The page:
During 2014, in the April issue of Gene, Cell and Tissue journal, Hashemi-Shahri et al. (8) evaluated the association between TLR8 rs3764880 A/G (Met1Val) and TLR9 rs148805533 (14bp Ins/Del) polymorphisms and Pulmonary Tuberculosis (PTB) in an Iranian population from the southeastern region of the country, as an endemic region of TB.
They recruited 160 Pulmonary Tuberculosis patients and 160 unrelated healthy subjects in their study. They used tetra amplification refractory mutation system polymerase chain reaction (TARMS PCR) for detection of TLR8 rs3764880 polymorphism and the polymerase chain reaction (PCR) method for TLR9 rs148805533 polymorphisms. They found no association between TLR8 rs148805533 polymorphism and Pulmonary Tuberculosis neither in their female nor in their male patients. In addition, they did not observe the Del allele of 14 bp Ins/Del polymorphism of TLR9 gene in the studied population and reported no association between this polymorphism and Pulmonary Tuberculosis (8). In contrast to the findings of Hashemi-Shahri et al. (8), Davila et al. (7) reported a correlation between TLR8 rs3764880 polymorphism and PTB in Russian and Indonesian males. Futhermore, in another study, it was showed that TLR8 rs3764880 could play a role in the modulation of TLR8-dependent microbicidal response of infected macrophages. Dalgic et al. (9) found a strong correlation between TLR8 rs3764880 polymorphism and pulmonary TB susceptibility in male children. In a study performed in southern Punjab of Pakistan, the G allele of TLR8 rs3764880 A/G polymorphism was introduced as a risk factor for TB susceptibility (10). Since TLR8 is located on the X chromosome, the sex-dependent association between TLR8 polymorphism and TB was predictable. Nevertheless, the results of the study by Hashemi-Shahri et al. (8) were different from most other reports, which could be due to different ethnic groups living in southeast Iran; nonetheless, their findings were valuable and present new data about host genetic and environmental factors that affect TB predisposition. Although several studies revealed the association between TLR9 rs352139, rs187084 polymorphisms and TB (11-13), similar to the results of Hashemi-Shahri et al. (8), there was no association between TLR9 rs148805533 (14 bp Ins/Del) polymorphism and TB in south India (14). However, the study of Hashemi-Shahri et al. (8) had some deficits; firstly, they did not explain the reason behind the differences between their results and those reported by other studies about the correlation between TLR8 rs3764880 polymorphism and TB. Secondly they did not mention the limitations of their study.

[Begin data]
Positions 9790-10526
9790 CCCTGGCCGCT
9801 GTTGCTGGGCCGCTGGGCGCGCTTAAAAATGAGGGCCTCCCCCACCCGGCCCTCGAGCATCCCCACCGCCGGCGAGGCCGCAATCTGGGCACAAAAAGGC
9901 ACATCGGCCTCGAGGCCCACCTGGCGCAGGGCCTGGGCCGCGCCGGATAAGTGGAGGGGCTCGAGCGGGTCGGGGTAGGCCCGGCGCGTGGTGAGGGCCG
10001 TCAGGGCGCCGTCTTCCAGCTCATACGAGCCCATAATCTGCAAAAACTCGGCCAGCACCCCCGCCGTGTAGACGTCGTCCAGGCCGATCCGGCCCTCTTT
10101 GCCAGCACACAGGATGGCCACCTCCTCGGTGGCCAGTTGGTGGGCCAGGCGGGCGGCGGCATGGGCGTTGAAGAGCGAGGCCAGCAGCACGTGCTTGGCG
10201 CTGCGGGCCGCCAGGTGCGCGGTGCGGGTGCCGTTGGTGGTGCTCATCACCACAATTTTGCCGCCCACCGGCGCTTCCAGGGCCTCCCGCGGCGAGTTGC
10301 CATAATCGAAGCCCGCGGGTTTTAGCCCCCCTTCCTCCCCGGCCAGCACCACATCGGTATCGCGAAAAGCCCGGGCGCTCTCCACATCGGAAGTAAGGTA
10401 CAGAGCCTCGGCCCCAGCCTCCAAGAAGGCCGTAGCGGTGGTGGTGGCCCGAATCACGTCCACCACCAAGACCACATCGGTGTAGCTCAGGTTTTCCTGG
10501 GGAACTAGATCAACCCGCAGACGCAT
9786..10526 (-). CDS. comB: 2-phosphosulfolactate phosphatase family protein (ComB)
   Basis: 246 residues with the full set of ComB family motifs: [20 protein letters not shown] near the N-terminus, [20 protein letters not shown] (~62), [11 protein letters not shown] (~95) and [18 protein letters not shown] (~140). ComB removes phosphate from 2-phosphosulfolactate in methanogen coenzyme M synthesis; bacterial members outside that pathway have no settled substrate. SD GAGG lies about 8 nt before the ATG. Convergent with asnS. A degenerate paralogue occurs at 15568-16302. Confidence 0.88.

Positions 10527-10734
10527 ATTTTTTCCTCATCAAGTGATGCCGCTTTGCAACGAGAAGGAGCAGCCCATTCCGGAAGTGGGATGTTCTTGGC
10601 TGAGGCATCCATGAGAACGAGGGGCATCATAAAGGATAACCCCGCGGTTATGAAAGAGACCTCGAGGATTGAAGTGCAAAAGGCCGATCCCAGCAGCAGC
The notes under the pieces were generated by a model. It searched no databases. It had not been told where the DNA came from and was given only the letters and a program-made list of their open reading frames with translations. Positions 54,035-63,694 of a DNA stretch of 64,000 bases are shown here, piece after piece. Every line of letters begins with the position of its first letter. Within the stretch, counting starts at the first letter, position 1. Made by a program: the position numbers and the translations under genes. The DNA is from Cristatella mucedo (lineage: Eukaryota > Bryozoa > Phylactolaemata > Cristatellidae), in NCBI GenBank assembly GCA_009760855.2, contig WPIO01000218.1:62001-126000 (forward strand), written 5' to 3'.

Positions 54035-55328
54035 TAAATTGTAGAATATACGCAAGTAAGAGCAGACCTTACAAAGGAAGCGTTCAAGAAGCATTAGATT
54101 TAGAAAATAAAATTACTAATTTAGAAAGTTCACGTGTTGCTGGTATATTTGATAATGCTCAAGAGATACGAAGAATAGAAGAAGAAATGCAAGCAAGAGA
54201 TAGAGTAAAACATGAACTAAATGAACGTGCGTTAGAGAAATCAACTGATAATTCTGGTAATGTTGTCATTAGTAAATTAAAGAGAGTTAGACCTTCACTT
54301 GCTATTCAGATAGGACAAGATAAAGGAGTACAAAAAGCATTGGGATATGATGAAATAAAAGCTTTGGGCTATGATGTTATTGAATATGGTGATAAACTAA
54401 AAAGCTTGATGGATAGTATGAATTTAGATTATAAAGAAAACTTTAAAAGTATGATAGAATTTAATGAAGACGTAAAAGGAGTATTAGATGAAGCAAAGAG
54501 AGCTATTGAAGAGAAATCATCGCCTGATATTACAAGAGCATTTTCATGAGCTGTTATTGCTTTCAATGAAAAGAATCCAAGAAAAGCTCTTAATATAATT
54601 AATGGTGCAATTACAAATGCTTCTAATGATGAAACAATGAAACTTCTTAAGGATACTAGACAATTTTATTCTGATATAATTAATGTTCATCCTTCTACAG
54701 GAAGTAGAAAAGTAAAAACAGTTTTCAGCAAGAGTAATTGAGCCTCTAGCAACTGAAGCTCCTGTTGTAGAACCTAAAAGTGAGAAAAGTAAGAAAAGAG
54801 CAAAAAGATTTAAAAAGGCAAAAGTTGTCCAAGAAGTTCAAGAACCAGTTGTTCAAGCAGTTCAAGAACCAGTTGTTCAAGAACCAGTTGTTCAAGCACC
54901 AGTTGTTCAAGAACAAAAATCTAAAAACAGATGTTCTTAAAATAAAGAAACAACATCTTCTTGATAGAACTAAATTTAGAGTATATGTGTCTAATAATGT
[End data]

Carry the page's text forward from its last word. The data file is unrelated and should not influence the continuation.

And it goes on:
In summary, according to the inconsistent results, other studies on various populations should be performed to evaluate previous findings and new investigations about the association between other TLRs polymorphisms are necessary to study the genetic basis of TB in southeast Iran.
Global tuberculosis control: WHO report 2010. 2010;
Reported tuberculosis in Sistan and Balouchestan, Iran. 2009;